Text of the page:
|John Franklin Enders|
|File:John Franklin Enders nobel.jpg|
February 10, 1897|
West Hartford, Connecticut
September 8, 1985 (aged 88)|
|Alma mater||Yale University|
|Known for||culturing poliovirus, isolating measlesvirus, developing measles vaccine|
|Notable awards||Nobel Prize in Physiology or Medicine, 1954|
Life and education
Enders was born in West Hartford, Connecticut. His father, John Ostrom Ender, was CEO of the Hartford National Bank and left him a fortune of $19 million upon his death. He attended the Noah Webster School in Hartford, and St. Paul's School in Concord, New Hampshire. After attending Yale University a short time, he joined the United States Army Air Corps in 1918 as a flight instructor and a lieutenant.
After returning from World War I, he graduated from Yale, where he was a member of Scroll and Key as well as Delta Kappa Epsilon. He went into real estate in 1922, and tried several careers before choosing the biomedical field with a focus on infectious diseases, gaining a Ph.D. at Harvard in 1930. He later joined the faculty at Children's Hospital Boston.
In 1949, Enders, Thomas Huckle Weller, and Frederick Chapman Robbins reported successful in vitro culture of an animal virus—poliovirus. The three received the 1954 Nobel Prize in Physiology or Medicine "for their discovery of the ability of poliomyelitis viruses to grow in cultures of various types of tissue".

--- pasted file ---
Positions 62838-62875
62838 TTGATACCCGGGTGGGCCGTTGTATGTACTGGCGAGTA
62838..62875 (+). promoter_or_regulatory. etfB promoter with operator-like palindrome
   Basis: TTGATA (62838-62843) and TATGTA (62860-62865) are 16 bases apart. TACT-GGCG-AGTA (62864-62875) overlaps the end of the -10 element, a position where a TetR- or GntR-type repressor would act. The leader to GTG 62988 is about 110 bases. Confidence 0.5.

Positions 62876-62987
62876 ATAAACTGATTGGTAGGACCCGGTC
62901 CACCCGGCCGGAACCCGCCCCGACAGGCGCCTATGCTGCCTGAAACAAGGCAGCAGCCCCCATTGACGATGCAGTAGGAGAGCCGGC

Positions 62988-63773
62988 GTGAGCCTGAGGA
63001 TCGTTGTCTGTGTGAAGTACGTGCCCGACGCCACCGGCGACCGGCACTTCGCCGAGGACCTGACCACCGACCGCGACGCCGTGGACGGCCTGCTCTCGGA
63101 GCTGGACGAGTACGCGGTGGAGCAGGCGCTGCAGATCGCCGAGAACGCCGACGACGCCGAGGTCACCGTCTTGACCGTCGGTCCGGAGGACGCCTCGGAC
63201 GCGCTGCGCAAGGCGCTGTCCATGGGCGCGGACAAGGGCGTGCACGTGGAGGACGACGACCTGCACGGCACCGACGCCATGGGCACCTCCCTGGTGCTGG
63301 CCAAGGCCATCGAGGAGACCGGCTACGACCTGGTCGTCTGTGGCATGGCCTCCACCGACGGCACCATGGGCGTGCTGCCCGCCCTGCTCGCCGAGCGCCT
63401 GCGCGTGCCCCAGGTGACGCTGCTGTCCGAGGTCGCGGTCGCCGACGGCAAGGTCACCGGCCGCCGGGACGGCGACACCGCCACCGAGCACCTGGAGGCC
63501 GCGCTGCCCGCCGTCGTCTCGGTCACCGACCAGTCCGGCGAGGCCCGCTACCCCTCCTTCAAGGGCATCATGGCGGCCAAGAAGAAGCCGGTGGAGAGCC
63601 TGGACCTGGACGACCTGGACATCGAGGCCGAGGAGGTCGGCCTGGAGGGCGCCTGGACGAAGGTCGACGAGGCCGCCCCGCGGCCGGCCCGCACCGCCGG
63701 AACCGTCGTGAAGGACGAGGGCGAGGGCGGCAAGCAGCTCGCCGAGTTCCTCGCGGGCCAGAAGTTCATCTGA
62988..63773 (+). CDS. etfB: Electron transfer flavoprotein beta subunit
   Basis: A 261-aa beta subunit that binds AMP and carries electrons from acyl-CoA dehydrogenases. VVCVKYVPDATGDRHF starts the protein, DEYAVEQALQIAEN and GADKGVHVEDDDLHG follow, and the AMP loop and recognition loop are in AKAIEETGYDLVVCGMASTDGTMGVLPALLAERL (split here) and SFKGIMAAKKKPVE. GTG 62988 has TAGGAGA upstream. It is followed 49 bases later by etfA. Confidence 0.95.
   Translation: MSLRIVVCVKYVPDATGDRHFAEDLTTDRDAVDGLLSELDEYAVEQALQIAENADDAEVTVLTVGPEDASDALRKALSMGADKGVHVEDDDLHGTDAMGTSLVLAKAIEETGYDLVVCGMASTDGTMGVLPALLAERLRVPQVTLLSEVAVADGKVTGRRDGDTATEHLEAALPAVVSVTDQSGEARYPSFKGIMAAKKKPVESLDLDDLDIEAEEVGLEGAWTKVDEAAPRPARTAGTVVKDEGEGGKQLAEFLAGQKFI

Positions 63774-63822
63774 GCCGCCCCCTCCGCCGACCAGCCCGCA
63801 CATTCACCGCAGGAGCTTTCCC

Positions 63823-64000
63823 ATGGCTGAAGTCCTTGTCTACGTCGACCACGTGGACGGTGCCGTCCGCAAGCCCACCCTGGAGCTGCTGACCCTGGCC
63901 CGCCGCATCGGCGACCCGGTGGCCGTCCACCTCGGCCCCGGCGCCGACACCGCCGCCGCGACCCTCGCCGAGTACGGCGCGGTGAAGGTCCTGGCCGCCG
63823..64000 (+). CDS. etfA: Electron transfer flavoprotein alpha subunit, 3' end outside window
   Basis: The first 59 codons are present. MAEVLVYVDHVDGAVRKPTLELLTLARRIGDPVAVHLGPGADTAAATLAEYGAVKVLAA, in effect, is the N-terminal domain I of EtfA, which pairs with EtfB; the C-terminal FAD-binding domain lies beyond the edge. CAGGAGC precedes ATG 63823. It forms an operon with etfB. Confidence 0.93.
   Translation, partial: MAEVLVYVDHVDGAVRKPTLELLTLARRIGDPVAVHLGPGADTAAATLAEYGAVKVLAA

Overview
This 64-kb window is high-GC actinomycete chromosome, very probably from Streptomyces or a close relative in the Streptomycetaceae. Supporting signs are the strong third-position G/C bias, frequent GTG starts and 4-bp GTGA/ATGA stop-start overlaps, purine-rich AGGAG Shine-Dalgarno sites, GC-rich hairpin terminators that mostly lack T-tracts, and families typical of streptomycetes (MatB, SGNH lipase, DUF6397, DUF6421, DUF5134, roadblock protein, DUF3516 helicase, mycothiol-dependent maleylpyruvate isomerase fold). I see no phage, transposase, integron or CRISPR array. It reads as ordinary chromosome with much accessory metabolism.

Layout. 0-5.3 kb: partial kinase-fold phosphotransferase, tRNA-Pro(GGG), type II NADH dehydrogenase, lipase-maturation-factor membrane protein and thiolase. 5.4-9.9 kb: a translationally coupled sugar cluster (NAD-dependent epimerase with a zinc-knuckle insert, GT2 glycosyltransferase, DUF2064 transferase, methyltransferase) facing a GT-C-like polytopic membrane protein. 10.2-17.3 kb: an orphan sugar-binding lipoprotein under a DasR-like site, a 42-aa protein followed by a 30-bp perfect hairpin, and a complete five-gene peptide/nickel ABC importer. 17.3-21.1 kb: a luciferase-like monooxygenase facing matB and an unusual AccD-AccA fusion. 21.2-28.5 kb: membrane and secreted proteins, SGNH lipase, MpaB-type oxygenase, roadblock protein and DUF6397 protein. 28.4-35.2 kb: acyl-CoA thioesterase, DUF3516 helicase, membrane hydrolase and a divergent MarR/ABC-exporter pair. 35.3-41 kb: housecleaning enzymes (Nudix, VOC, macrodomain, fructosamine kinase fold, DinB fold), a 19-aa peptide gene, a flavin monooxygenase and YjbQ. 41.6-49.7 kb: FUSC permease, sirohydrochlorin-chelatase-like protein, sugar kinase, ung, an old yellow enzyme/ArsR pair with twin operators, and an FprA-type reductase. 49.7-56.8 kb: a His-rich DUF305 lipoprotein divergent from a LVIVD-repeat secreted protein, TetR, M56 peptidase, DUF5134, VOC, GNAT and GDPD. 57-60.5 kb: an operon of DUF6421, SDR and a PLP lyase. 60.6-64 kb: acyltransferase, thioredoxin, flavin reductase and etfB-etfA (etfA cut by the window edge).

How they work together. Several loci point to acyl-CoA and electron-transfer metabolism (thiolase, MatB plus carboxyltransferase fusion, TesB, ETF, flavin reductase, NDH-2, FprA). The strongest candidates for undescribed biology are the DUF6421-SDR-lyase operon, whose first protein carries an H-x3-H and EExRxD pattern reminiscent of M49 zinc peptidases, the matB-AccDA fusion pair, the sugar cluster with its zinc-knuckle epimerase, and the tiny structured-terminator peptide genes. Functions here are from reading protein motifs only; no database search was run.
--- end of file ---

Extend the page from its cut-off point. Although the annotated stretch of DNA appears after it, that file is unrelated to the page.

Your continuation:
Meanwhile, Jonas Salk applied the Enders-Weller-Robbins technique to produce large quantities of poliovirus, and then develop a polio vaccine in 1952. Upon the 1954 polio vaccine field trial, whose success Salk announced on the radio, Salk became a public hero eye but failed to credit the many other researchers that his effort rode upon, and was somewhat shunned by America's scientific establishment.
In 1954, Enders and Peebles isolated measlesvirus from an 11-year-old boy, David Edmonston. Disappointed by polio vaccine's development and involvement in some cases of polio and death—what Enders attributed to Salk's technique—Enders began development of measles vaccine. In October 1960, an Enders team began trials on 1,500 mentally retarded children in New York City and on 4,000 children in Nigeria.
On 17 September 1961, New York Times announced the measles vaccine effective. Refusing credit for only himself, Enders stressed the collaborative nature of the effort. In 1963, Pfizer introduced a deactivated measles vaccine, and Merck & Co introduced an attenuated measles vaccine.
- 1946: Fellow of the American Academy of Arts and Sciences
- 1955: Kyle Award from the U.S. Public Health Service
- 1963: Presidential Medal of Freedom
- 1963: Science Achievement Award from the American Medical Association
- 1967: Foreign Member, Royal Society of London
- Biography at Nobel Foundation website
Template:Nobel Prize in Physiology or Medicine Laureates 1951-1975